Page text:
Several news outlets, including politics.co.uk, are reporting that David Cameron has come under fire in the last few days over apparent hypocrisy in his handling of the tax avoidance scandal.
Members of the opposition, including Labour’s John Mann, have suggested that Cameron is acting inconsistently.
Mann said: “This is hypocrisy pure and simple.
“What is good enough for Jimmy Carr is good enough for his advisers, his donors and his family. We look forward to seeing him act consistently.”
Cameron called comedian Jimmy Carr’s tax avoidance “morally wrong” while the upper echelon of the Tory party and Cameron’s own family are involved in similar schemes:
- Cameron’s father is said to have used tax havens such as Panama City and Geneva to build up the family fortune, of which Cameron was a beneficiary in his inheritance
- Cameron’s father-in-law is reported to have a holiday home on a Scottish island which is owned by a company registered in the Bahamas
- Fellow cabinet members, including Andrew Mitchell, Philip Hammond, Jeremy Hunt and George Osborne (who has a £4 million trust fund), are also being accused of dodging tax using legal means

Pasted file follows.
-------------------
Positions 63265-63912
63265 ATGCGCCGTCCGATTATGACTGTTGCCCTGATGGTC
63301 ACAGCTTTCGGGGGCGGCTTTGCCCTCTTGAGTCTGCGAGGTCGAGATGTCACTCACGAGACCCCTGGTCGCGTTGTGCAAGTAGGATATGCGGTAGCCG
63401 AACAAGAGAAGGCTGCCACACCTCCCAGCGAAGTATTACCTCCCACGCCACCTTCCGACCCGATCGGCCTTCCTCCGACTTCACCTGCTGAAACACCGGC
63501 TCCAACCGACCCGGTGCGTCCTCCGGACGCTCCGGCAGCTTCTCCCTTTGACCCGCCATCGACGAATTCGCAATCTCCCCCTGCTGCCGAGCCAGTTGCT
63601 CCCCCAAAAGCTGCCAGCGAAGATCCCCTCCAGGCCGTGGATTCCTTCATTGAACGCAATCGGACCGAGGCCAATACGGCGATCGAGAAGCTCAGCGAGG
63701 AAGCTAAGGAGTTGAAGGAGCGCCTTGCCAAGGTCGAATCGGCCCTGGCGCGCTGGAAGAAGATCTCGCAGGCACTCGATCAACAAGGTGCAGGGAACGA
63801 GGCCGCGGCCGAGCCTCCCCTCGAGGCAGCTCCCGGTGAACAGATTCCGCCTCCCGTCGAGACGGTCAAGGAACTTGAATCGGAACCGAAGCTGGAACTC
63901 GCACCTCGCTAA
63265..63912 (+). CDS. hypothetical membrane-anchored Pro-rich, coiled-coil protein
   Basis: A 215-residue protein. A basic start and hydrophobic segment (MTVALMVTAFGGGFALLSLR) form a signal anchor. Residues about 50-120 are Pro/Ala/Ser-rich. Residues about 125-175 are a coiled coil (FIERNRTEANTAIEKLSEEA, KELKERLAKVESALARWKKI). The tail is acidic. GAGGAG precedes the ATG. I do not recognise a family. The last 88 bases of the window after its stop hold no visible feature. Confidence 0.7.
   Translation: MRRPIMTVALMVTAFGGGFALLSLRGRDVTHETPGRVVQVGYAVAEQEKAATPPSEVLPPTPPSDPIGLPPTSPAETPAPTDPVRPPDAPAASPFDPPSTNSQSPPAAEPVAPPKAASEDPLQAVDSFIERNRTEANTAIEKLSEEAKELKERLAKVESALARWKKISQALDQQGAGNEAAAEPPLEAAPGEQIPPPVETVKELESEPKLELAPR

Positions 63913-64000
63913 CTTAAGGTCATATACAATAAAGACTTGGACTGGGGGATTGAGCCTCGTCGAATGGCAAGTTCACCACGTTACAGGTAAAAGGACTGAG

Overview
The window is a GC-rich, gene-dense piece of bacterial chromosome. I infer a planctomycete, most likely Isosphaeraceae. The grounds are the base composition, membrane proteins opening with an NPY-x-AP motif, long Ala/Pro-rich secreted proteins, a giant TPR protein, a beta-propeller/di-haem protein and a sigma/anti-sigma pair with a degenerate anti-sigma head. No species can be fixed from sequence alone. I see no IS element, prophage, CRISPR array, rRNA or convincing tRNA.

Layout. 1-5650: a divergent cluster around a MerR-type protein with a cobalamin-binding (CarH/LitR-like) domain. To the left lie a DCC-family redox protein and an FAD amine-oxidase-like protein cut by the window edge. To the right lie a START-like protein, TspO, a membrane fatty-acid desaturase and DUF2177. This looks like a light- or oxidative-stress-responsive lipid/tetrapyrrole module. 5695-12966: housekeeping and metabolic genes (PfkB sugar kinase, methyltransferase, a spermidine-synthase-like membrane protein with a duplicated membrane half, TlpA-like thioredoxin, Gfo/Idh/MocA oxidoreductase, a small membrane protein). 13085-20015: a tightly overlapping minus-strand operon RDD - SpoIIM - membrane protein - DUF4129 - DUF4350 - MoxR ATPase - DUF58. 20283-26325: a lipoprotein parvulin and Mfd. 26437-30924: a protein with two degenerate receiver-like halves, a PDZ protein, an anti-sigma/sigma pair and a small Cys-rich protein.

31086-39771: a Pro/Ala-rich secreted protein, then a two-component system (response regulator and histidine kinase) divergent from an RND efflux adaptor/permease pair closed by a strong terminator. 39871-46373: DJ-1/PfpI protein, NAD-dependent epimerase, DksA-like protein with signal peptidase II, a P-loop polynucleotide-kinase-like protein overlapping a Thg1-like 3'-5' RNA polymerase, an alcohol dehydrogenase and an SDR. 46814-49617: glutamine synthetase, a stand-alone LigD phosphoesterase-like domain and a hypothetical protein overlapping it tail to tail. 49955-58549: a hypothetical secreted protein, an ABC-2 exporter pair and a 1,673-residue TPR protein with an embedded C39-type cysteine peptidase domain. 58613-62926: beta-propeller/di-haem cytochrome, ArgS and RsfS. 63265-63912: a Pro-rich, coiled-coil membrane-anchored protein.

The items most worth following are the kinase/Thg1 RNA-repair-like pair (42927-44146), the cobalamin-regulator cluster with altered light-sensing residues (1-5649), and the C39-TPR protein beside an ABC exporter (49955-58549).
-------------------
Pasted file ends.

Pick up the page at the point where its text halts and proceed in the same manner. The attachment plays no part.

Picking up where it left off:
Given Cameron’s grandstanding last week on the subject of Jimmy Carr’s involvement in the K2 scheme, he has opened himself and colleagues up to this type of scrutiny by both the press and members of the opposition.
It will be interesting to learn of any other revelations that will be released in the coming weeks, and whether or not the government is going to offer comment on the rest of the £4.5 billion the country is losing on tax.
If Cameron believes Carr’s involvement in tax avoidance is morally wrong, what does he think of his father’s use of laws set up by Margaret Thatcher in 1979 which opened up the possibility of holding funds offshore?
Does Cameron believe that Conservative supporter and OBE holder Gary Barlow, also reportedly under investigation for a tax avoidance scheme, is “morally wrong”? If so, why has he singled out Jimmy Carr?
When asked a similar question during a press conference last week, Cameron told reporters: “I am not going to give a running commentary on different people’s tax affairs. I don’t think that would be right.
“I made an exception yesterday because it was a very specific case where the details seemed to have been published and it was a particularly egregious example of an avoidance scheme that seemed to me to be wrong and I made that point.”
What Cameron neglected to mention is that the stories on Carr and Barlow broke on the same day, so there doesn’t seem to be any reason to mention one and not the other.